Friday, October 22, 2004
Good Sam starts tower
By Tim Bonfield
Enquirer staff writer
UNIVERSITY HEIGHTS - Good Samaritan Hospital breaks ground today on a 10-story patient care tower - the biggest part of a five-year, $122 million renovation and expansion project.
Groundbreakng is today for Good Samaritan Hospital's new 10-story patient tower, scheduled for completion in 2007.
The $63 million tower, to be built off the front of the hospital along Dixmyth Avenue, is expected to be complete in early 2007. Combined with internal renovations, the project will add nearly 90 beds to the 424-bed hospital, plus more than $23 million worth of new medical equipment.
It will increase the heart care competition among area hospitals by creating a revamped heart and vascular care center, to open in January.
It will add more operating rooms and cardiac catheterization labs. And it will expand the region's largest maternity service, which already delivers about 6,300 babies a year.
"We're projecting that we'll reach 7,000 births within the next several years. That's like a small town being born every year," said Steve Schwalbe, TriHealth's vice president of strategic planning.
The project is the first major expansion in nearly 20 years for one of Cincinnati's largest and oldest hospitals.
"Our continuing mission to serve the community means that it's time for us to reinvest in the facility," said John Prout, president and chief executive of TriHealth.
The hospital group also runs Bethesda North Hospital in Montgomery.
Good Samaritan's expansion is one response among area hospitals to the growing health care demands of a steadily aging city.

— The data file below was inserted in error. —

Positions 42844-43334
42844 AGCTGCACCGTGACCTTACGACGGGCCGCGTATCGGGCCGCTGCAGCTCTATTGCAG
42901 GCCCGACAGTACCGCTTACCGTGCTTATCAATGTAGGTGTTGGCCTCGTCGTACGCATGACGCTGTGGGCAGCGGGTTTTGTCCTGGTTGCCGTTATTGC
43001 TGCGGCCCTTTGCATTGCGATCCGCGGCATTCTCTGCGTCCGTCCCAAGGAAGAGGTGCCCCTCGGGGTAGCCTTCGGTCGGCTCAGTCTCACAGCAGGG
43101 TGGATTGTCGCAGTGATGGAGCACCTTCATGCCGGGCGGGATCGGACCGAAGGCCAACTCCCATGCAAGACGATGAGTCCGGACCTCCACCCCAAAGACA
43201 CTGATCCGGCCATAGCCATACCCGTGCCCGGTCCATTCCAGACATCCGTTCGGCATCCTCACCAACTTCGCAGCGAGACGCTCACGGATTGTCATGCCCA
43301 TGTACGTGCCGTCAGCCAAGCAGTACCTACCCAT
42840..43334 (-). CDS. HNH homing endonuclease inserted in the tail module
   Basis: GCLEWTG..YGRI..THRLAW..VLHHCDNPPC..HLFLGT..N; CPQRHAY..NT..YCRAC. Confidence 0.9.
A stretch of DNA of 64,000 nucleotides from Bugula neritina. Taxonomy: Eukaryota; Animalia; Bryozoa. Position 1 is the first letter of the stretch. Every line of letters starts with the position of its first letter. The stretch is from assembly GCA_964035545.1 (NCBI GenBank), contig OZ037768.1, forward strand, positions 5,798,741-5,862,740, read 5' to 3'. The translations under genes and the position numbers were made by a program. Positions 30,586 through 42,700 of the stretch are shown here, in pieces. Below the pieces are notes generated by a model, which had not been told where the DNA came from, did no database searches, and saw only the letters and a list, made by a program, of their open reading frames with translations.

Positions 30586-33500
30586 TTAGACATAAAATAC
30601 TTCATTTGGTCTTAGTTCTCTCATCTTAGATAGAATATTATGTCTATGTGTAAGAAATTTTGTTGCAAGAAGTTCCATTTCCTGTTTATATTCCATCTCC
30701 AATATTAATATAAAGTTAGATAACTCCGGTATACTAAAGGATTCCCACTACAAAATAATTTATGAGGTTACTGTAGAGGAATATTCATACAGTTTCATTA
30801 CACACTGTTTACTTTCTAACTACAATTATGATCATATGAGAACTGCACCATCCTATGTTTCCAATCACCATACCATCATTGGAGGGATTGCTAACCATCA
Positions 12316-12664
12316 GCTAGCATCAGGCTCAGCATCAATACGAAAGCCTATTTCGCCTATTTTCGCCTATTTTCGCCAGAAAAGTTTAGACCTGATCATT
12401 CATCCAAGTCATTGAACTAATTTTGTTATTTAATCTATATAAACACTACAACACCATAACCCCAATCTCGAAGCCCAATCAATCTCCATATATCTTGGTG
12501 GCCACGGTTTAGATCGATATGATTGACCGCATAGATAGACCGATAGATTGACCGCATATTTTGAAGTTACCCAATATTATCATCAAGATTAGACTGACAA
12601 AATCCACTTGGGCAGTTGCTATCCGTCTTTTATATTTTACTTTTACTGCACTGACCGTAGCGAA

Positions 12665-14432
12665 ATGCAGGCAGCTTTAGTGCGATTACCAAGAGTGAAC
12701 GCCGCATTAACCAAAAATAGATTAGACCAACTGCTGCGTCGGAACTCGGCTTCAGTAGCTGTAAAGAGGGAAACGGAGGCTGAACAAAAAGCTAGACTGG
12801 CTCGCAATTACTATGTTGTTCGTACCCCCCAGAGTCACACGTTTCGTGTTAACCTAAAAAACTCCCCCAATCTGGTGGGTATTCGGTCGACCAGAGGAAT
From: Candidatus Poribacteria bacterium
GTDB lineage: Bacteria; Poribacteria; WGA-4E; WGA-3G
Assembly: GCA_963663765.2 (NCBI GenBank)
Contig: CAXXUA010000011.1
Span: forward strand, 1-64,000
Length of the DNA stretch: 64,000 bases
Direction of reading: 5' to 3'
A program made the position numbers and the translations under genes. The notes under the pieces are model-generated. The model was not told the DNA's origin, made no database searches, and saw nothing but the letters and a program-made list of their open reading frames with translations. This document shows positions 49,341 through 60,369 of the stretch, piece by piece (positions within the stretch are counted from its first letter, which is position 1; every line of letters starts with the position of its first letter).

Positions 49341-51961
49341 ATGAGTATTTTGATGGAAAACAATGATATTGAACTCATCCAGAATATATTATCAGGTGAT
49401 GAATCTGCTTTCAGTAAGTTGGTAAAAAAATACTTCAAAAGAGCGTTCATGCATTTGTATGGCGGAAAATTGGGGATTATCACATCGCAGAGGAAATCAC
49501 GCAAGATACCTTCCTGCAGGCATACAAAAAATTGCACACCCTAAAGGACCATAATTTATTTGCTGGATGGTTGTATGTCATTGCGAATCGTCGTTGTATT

By 2008, TriHealth officials project a 16 percent increase in people aged 45 to 65 who live in the 50 ZIP codes most frequently served by Good Samaritan.
The first parts of the renovation project began about a year and a half ago. When complete, the project will add 175,000 square feet, will have renovated another 75,000 square feet and will add more than 200 parking spaces.
Overall bed capacity will grow from 424 to 511 adult beds. The number of operating rooms will grow from 18 to 22. And cardiac catheterization labs - where patients get tests and treatments for heart disease - will grow from three to five.
Other health projects
Good Samaritan's $122 million project is one of the largest medical construction projects in the region. Other large projects include:
In Corryville, Cincinnati Children's Hospital Medical Center is building an 11-story, $115 million research tower that could add more than 1,000 jobs to the city.
Also in Corryville, the University of Cincinnati Medical Center broke ground earlier this month on its $109.5 million Center for Academic and Research Excellence. In addition to the nine-story tower, to be completed by 2007, UC's existing medical sciences building will be renovated for another $50 million.
Middletown Regional Hospital plans to break ground next year on its long-planned $125 million medical complex east of the Interstate 75/Ohio 122 interchange.
In Northern Kentucky, St. Elizabeth Medical Center has pumped more than $60 million into a new patient tower in Edgewood to be completed in 2006 and plans to spend more than $5 million converting its Covington hospital into a center for emergency care, outpatient diagnostic testing and other services.
In Lebanon, TriHealth plans to begin work this year on a $33 million project to move the Bethesda Warren County emergency service to a 34-acre medical campus a few miles away. Other services could include outpatient surgery and a diagnostic center. In Butler County, a $16 million surgical hospital at University Pointe was completed last month. Construction also has started on a second medical office building at the 75-acre campus. Work on two more medical offices and an expanded cancer treatment center are slated to start within a year.
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